At all times there have been bad guys, who tried to steal money. ATM machines containing vast amounts of money have always been attractive targets. Until recently, criminals were only using physical weaknesses. Skimmers and shimmers for stealing magstripe-tracking data, fake pin pads and cameras for stealing pin codes, and even fake ATMs were created.
Time passed and ATM software started to unify. Where there is unification, there are viruses. Trojan.Skimmer.*, Ploutus and other named or unnamed trojans.
And what did we see on the public scene? Vendors started discussing the skimmers problem only after they were detected in the wild. As you remember, Barnaby Jack presented "Jackpotting Automated Teller Machines" at Black Hat USA 2010. He used some vulnerabilities in ATM software. He showed that malware, was injected into the OS of the ATM via bootable flash drive or via remote management TCP port.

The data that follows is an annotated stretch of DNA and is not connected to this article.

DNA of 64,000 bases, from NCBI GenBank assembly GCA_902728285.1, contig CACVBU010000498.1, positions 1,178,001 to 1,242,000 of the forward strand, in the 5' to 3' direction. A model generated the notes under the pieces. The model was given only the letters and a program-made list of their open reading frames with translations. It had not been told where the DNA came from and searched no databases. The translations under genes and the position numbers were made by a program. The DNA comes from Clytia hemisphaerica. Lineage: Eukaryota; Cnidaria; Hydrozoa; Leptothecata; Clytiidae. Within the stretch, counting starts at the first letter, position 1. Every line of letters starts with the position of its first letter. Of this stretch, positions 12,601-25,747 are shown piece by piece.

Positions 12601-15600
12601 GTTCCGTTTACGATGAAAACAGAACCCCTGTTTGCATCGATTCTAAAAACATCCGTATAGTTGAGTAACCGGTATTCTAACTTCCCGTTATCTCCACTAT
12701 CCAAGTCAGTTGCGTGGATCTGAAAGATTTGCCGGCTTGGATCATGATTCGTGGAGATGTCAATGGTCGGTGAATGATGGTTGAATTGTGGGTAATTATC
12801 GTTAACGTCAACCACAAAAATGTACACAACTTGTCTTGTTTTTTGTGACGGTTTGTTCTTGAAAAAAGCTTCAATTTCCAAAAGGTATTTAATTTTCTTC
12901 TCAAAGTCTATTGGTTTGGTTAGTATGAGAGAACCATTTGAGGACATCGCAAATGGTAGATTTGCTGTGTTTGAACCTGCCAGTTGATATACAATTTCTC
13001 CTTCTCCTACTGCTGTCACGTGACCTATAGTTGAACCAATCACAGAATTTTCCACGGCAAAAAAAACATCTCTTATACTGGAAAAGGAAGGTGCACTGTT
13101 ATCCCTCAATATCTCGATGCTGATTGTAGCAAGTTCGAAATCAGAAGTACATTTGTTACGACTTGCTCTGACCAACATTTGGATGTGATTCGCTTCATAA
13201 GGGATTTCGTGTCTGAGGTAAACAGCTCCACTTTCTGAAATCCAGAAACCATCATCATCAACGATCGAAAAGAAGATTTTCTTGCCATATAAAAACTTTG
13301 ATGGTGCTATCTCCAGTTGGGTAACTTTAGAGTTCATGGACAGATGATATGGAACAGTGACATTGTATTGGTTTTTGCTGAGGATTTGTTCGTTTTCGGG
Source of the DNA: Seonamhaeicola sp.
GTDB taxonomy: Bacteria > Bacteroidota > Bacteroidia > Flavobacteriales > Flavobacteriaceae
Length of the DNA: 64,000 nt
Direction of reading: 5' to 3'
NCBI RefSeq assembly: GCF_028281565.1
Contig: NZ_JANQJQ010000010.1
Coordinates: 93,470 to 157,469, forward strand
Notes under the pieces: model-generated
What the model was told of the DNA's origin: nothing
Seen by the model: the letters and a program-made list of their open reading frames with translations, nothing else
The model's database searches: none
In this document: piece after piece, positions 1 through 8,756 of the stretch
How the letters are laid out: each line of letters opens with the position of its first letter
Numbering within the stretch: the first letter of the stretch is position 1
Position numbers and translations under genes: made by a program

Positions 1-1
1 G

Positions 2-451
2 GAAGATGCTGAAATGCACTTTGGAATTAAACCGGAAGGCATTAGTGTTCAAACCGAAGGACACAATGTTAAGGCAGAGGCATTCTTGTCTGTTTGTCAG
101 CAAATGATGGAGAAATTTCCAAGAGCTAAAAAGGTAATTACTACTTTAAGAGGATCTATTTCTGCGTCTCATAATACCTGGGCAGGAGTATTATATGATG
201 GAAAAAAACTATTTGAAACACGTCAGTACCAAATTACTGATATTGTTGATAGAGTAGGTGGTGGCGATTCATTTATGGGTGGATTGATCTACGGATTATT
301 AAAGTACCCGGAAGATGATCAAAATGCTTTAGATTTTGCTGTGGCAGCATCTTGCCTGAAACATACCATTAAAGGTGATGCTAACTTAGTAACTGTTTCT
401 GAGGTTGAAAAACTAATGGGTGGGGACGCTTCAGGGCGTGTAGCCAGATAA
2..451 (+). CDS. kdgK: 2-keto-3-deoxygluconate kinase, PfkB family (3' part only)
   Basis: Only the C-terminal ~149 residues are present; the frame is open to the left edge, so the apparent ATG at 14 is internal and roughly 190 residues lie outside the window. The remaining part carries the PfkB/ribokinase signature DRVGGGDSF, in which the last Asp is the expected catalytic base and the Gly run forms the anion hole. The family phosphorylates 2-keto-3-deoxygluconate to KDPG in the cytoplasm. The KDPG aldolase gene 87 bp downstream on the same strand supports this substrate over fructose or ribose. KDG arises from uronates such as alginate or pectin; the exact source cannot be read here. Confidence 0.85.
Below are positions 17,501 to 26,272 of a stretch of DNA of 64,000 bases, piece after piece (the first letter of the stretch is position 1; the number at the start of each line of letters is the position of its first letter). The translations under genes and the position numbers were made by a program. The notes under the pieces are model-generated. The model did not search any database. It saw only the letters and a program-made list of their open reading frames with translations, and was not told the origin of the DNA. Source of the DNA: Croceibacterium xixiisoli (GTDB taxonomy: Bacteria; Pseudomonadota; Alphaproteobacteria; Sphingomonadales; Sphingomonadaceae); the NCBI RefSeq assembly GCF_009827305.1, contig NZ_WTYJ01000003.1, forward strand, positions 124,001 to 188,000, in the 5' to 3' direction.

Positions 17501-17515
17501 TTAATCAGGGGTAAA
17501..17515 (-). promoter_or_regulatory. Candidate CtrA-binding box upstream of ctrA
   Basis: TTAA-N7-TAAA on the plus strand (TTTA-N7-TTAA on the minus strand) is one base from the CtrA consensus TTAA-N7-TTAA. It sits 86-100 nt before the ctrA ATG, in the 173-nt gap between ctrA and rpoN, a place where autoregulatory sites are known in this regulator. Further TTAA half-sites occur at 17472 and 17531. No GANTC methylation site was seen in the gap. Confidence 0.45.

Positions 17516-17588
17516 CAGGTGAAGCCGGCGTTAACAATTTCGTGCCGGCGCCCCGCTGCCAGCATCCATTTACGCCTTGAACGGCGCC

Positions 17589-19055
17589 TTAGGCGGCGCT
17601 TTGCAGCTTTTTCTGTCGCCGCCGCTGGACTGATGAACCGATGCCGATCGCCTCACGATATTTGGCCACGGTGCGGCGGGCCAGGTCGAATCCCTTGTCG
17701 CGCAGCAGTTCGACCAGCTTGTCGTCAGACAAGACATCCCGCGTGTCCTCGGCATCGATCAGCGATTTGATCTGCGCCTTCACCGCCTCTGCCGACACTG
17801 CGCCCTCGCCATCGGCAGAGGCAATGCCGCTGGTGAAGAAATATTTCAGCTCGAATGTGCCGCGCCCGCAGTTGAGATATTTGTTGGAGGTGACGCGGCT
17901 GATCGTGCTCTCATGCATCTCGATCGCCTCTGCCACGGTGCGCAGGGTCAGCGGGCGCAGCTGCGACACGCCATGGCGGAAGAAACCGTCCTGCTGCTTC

Barnaby Jack's work was based on assumptions that most vulnerabilities were concentrated in the host machine and that we can and should reuse software made by ATM vendors. And that's quite true, but... antiviruses, locked firmware upgrades, blocked USB connectors, and encrypted hard drives can mitigate such risks. But, what about connecting not to the host machine, but to devices themselves? What countermeasures exist, when we will try to impersonate ourselves as an ATM host? Hacking ATMs with small computer like Raspberry Pi should be impossible, but it isn't.
The point of our presentation is to draw attention to the problem, which has existed for quite a long time. The problem is usage of common interfaces (like RS232 or USB) and protocols of communication from host machine to such devices as card readers, pin pads and/or dispenser units.